Interestingly, maths used to be seen as a 'less respected' subject that was more befitting tradesmen than university students. In fact, it was usually just done as a hobby, and I don't think universities really offered it until a few hundred years ago. Also, what happened to 'rhetoric'?
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    (Original post by Nitebot)
    Agree with those above but one type that's missing is the business and management degrees. I'm not just talking about MBAs but also bachelors degrees in business, management and marketing. Employers love these especially when picking candidates for future management positions.
    Business imo is not a valuable degree. Its just an watered down version of economics. There are so many business grads these days and theyre not sought after. Management however is a better degree.
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    All STEM degrees.
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    Physics. There is currently a drive in the UK to get more people to study Physics, particularly women as there aren't many female Physics graduates.
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    Pokemon Husbandry :holmes:

    if my genetic experiments are successful
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    I'd back biotech / genetics to be a big growth area.
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    Demanded Degrees: Law, Medicine, Engineering, Computing, Management, Economics, Accounting.

    Any pure science degree ie Chemistry,Biology,Physics will be in demand.
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    Finance/MGMT/Law/STEM

    Just like today
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    As stated - Finance, Law and STEM. As whatever happens with society, society will always need people with these degrees.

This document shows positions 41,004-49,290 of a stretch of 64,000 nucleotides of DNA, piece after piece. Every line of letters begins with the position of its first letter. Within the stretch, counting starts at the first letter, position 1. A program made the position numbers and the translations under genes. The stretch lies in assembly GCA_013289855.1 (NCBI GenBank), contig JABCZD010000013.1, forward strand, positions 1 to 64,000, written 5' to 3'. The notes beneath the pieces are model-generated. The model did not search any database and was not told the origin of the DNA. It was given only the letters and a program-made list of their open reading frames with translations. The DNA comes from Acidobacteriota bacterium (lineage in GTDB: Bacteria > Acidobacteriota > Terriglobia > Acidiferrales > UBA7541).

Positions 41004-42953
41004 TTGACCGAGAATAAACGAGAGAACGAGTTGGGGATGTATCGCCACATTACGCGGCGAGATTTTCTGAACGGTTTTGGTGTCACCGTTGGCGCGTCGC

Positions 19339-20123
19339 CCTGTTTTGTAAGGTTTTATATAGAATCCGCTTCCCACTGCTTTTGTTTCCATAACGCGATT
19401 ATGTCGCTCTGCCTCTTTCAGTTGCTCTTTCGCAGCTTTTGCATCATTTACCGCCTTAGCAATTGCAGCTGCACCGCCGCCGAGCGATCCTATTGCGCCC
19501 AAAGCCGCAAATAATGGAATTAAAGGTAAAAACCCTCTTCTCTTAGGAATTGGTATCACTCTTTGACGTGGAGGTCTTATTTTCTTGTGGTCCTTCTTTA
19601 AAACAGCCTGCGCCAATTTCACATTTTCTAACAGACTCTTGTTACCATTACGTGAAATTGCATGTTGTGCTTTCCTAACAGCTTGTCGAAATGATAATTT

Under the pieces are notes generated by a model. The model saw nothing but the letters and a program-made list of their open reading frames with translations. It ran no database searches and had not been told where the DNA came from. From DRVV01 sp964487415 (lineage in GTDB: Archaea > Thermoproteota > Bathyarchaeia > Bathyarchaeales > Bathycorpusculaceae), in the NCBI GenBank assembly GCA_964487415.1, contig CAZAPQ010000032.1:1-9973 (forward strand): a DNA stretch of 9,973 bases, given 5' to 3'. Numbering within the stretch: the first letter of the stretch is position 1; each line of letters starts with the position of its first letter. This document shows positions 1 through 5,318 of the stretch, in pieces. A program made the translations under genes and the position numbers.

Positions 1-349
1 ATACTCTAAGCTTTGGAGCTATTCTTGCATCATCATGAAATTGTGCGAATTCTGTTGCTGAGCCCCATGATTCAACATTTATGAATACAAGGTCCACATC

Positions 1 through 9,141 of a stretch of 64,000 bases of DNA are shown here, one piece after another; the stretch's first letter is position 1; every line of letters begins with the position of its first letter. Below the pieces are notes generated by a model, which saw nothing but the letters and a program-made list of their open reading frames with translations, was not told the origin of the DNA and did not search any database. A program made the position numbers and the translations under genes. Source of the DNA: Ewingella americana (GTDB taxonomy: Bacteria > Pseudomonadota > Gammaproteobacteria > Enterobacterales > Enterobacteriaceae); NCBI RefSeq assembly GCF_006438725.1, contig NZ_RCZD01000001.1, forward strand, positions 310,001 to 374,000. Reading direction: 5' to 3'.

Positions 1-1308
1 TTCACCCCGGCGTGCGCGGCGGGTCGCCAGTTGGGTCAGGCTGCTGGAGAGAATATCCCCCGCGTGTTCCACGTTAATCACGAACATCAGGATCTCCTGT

Surprisingly not stated - teaching. I'm not sure if they're still offering this, but a few years back they were offering to wipe off your uni debts if you finished a science degree, did a teaching qualification and then taught for 3/4 years. Again, think about what we'll always need.
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    Thoughts:

    Geology. As resources are used on earth the need to locate more supplies will increase. In similar vein Oceanic geology/ engineering I think could increase in significance.

    Agriculture/ crop intensity/ Biological sciences within this field- The world's population will drive demand in this area.

    Hydrologists: Water could end up being the next oil, wars could be fought over it, managing water could well be a growth area.

    I hope accountants and lawyers reduce in significance rather than increase, I am an accountant but at times life is dominated by financial structures and it would be pleasant if those who create tangibles were more recognised over those who are creative (accountants)
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    There's a huge amount of demand expected for Staticians (so basically Mathematics with Stats postgrad) for all the data works that is and going to take place with the booming tech industry.

    A lot of recruiters are saying that Stats will be for the next decade what computer science was for the dot com boom.